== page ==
He had given up his entire life, his reputation, his power…and it was all for nothing. The thought made him shudder.
Spike took a moment longer to regain his composure then he began to slowly make his way across the cemetery. After all the emotional and physical stress he had been through the past several days, he was eager for the safety and quiet of his own crypt. He would have made it—had it not been for the flash of red that caught his peripheral vision. Something, some curiosity or desire prompted him to turn and look again. When he did look, he could not keep walking, though he would.
Willow Rosenberg, longtime friend of the Slayer and recent apocalyptic nightmare to the town of Sunnydale, was sitting on a raw mound of earth. She was hunched over, her forehead resting on the slab of marble that served as a monument, and she didn't see him at first. But even though Spike could not see her face, it was obvious from her movements that Willow was crying.
Spike didn't have to think twice to understand why. He knew whose name was engraved on that marble slab; he had sought it out as soon as Clem had told him of Tara's death, feeling an unusual—and unaccountable—urge to pay his respects for the fallen Scooby. Maybe it was because Tara had always been polite to him, even when everyone else had treated him with hatred, but Spike was still uneasy about his newfound sensitivity. It wasn't like him to feel the need to express grief. Hell, it wasn't even like him to feel grief. The only person he had ever truly mourned—besides Buffy—was her mother, Joyce. And he had mourned Joyce as a genuine friend, one of the few truly kind people on this God-forsaken rock. Tara was different. Though no doubt kind, she had never expressed any real interest in getting to know Spike, and their encounters had been brief to say the least. There was no reason for him to feel sorrow over her death.
Even as these uncertainties ran through his head, Spike felt another even more disturbing emotion. Now he wanted to help Willow. Willow, for pity's sake! She had not been kind or even polite to him. She had been downright hostile on occasion and as of late, she had treated him as little more than a nuisance to be ignored. Even when he had worked beside her that summer after Buffy had died…even then she had not trusted him. Why should he care if she was happy or sad, if she lived or died? Yet he had the most uncomfortable feeling that if he had been carrying a handkerchief he would have offered it to her.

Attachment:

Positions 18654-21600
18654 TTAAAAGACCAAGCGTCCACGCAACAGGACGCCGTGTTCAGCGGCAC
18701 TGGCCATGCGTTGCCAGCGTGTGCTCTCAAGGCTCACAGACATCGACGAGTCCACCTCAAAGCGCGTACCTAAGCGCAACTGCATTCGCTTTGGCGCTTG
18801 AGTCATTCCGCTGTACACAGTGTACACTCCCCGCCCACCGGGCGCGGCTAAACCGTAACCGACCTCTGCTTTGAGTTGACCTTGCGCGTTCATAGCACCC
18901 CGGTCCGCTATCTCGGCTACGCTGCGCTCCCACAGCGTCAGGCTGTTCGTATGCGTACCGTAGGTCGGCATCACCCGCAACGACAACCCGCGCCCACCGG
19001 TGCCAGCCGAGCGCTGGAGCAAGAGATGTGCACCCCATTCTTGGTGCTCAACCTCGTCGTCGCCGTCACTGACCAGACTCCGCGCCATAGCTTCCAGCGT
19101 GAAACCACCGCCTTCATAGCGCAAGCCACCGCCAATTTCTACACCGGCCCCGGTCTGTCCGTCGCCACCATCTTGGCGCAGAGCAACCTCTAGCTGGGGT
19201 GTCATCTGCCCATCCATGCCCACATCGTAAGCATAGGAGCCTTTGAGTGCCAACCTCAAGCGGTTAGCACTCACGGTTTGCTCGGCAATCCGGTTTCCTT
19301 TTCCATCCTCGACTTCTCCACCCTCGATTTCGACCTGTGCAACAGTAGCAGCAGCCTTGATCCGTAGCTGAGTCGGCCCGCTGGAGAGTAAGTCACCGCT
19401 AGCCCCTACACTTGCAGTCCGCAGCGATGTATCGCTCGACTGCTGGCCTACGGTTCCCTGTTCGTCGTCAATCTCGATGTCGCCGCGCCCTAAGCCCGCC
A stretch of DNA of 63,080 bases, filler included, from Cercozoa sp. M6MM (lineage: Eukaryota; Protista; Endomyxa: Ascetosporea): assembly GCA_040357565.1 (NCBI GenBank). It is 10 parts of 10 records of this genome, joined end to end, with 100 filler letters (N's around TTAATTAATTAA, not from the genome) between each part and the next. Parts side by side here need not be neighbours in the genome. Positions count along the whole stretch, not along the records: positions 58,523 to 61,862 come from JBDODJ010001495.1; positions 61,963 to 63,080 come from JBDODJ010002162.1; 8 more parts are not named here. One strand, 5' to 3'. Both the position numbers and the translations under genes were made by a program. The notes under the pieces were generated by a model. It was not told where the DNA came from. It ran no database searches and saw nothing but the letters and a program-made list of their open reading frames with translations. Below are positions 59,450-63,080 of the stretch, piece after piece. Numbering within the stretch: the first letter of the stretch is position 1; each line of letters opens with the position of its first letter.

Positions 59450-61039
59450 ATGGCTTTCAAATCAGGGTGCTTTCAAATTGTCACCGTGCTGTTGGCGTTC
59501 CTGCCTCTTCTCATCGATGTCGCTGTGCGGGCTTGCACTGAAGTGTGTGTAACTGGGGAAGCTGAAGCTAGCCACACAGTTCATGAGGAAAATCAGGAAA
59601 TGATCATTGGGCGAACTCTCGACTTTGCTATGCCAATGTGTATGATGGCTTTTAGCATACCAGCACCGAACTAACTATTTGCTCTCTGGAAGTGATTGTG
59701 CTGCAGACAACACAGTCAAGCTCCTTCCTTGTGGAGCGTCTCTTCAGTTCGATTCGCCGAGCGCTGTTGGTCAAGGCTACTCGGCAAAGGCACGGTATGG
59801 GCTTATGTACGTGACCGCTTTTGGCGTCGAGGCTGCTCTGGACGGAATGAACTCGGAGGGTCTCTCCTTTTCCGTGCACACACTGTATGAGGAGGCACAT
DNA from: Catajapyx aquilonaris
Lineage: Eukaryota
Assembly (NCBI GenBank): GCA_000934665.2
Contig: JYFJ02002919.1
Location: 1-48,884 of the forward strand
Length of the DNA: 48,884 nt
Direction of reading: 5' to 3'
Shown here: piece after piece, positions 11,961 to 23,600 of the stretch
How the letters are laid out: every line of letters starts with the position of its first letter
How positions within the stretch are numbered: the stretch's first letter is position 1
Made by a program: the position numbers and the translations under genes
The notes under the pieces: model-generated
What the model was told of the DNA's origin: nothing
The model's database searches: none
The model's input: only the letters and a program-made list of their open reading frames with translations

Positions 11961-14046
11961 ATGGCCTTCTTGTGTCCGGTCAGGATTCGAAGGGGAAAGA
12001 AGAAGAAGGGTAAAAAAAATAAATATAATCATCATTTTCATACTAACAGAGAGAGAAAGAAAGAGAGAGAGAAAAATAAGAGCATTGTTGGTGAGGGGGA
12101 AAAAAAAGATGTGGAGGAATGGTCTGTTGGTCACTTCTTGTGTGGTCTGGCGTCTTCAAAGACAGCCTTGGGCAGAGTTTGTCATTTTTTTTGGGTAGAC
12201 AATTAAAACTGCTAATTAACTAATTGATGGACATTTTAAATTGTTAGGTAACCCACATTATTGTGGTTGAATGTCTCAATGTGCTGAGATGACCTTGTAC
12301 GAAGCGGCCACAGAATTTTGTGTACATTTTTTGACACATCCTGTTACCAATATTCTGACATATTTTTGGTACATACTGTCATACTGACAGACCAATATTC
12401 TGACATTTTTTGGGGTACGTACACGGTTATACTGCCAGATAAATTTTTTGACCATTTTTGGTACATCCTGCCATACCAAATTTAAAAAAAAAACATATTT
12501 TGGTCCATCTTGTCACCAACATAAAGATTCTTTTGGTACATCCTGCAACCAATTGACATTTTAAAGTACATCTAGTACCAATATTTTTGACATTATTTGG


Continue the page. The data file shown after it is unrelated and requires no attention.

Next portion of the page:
Spike sighed. Bloody hell. If it weren't for that little bitch, he would never have gotten the sodding soul and would not, therefore, be feeling such uncomfortable pangs of pity for her friend. Nor would he have the uneasy notion that if he left without helping Willow, he would be faced with the equally unpleasant sensation of guilt.
Still, a soul he had, and despite his better judgment, he could not help but put it to good use.
"Willow?" He sidled up close to her, close enough to reach out and pat her shoulder—which he did somewhat awkwardly. "Are you all right?"
She looked up at him with big, tear-stained eyes. She looked the way she always had, little redheaded Willow with the shy eyes and round face. It was almost inconceivable to him that she had nearly destroyed the world. Inconceivable, yet still somehow easy to understand. The person she loved most in the world was dead, murdered. Spike could easily see why she would want to extract revenge on the person who had taken Tara from her, and he could also see why she felt unwilling to live in a world that didn't have Tara in it. He had felt much the same way when Buffy had died. What he didn't understand was why she wanted to take the world with her…but Spike had never been one to fantasize about the destruction of an entire planet, so maybe that didn't really mean anything.